Where Y’Eat: A Bright Idea to Make Restaurants Stronger Through Disaster
After Hurricane Ida, some of the first grassroots disaster response in New Orleans came through small local restaurants.
With the power out and people sweltering, these neighborhood spots became spontaneous hubs of support, cooking for neighbors, giving away perishable inventory, simply offering a plug to charge a phone by generator.
What if next time around they were better prepared to help out like this?
A new initiative called Get Lit Stay Lit is out to show the potential for better-equipped neighborhood businesses in neighborhood support roles after a disaster.
It’s a vision powered by solar panels, batteries and the Ida aftermath.
It’s a collaboration between grassroots recycling program Glass Half Full and Feed the Second Line, a multi-faceted innovator of community support projects in the pandemic.
They’re now raising money for the first solar power installations for local restaurants.
The project came about after founder Devin De Wulf saw the impact his own battery-stored solar power system for his house made for his Bywater neighborhood. Soon he was charging phones and even keeping an oxygen machine running for one neighbor. The wheels started turning too.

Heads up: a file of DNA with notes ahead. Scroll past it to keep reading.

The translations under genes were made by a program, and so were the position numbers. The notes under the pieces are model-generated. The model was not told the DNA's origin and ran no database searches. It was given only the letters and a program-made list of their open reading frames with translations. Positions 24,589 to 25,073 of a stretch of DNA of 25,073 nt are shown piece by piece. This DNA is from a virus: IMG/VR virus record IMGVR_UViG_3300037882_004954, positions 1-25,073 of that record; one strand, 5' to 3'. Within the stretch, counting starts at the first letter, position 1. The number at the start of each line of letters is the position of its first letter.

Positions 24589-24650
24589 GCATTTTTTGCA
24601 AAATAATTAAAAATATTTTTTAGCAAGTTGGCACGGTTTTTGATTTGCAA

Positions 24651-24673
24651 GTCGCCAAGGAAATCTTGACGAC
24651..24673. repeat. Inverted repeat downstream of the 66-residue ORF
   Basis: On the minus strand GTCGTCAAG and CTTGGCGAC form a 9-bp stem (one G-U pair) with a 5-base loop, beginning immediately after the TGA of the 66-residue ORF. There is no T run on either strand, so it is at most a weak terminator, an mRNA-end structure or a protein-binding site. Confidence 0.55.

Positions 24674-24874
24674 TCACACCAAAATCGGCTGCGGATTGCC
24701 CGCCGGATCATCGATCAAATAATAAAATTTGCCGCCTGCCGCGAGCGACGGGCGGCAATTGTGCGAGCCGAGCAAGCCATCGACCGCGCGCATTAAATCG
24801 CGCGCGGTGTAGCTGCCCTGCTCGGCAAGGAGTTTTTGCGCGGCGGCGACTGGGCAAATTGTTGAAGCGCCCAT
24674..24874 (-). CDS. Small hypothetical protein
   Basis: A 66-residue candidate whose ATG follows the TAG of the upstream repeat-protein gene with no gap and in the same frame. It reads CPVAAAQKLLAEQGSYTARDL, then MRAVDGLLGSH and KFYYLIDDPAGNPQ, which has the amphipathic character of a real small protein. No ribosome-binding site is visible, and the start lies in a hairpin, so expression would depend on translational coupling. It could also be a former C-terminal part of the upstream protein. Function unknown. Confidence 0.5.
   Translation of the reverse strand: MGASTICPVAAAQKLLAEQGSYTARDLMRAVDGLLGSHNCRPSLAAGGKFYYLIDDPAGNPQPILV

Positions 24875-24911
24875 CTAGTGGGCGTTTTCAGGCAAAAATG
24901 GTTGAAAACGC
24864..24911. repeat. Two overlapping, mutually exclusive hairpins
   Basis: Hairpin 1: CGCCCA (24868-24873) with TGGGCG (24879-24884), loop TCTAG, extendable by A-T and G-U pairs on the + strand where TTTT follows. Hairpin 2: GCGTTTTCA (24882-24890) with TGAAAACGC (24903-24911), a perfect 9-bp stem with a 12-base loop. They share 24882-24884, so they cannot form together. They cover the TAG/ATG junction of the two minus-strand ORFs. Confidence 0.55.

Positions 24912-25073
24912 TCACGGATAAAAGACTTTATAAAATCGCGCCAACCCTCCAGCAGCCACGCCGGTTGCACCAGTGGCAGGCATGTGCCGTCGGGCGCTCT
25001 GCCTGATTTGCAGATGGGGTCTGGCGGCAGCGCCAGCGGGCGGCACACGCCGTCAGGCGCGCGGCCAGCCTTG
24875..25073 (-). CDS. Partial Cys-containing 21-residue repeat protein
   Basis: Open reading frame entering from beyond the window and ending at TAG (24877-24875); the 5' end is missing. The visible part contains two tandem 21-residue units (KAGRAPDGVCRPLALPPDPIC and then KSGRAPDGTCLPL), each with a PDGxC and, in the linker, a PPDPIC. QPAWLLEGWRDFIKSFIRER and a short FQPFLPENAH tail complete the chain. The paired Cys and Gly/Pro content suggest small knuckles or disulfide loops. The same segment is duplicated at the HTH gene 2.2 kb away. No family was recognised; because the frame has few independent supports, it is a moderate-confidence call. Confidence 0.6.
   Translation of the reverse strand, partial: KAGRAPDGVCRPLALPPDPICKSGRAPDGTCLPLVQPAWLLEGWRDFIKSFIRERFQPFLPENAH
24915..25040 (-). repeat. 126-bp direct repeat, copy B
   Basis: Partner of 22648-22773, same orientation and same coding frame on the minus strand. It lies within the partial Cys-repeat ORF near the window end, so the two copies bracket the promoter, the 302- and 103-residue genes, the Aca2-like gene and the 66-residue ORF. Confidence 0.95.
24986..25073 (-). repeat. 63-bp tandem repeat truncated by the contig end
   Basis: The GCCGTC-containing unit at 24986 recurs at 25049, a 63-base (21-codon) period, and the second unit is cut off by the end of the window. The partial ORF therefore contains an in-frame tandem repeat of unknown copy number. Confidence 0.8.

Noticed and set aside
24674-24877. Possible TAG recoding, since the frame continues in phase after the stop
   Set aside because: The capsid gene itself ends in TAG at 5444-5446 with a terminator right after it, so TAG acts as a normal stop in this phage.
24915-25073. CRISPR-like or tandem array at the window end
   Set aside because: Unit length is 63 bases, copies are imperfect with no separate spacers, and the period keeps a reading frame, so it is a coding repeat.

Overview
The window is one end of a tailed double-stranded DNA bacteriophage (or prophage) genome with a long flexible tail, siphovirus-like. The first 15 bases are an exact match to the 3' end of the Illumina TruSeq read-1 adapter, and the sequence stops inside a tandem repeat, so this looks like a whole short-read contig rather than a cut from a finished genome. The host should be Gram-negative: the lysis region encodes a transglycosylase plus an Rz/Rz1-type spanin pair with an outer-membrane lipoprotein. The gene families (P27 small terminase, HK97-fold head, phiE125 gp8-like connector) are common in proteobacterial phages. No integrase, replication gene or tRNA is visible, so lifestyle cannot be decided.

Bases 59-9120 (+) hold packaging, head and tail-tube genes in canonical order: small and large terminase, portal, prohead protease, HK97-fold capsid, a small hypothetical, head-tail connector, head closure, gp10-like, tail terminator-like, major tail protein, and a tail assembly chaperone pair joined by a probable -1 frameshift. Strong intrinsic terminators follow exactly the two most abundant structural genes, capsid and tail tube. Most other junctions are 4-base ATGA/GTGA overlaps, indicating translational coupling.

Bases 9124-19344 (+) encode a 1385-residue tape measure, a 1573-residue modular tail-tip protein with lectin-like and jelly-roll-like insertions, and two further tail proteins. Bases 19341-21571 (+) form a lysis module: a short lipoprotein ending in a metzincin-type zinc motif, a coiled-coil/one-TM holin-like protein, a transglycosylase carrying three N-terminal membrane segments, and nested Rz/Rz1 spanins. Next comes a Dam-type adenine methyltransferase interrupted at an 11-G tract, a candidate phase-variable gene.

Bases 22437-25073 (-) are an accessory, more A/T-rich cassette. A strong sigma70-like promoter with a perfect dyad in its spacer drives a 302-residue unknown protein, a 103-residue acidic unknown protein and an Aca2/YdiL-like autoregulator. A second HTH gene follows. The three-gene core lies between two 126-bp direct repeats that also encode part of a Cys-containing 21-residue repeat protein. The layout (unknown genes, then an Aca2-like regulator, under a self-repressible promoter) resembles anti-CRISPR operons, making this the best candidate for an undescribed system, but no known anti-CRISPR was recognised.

A similar array could keep a small restaurant’s fridges cold, keep ice machines cranking and offer other simple, vital services in the next blackout.
A network of such restaurants with their own power off the grid could make their neighborhoods that much more resilient.
In other words, they’d be better prepared to do what many restaurants did on the fly after Ida.
Solar systems and the batteries needed to store their energy are not cheap. But neither are the emergency response efforts after disasters. What if more of that money went to helping the people already in their neighborhoods provide for their neighborhoods in a crisis. Ida showed they can. Better preparation could make that impulse go farther.
You can learn more about Get Lit Stay Sit online at feedthesecondline.org.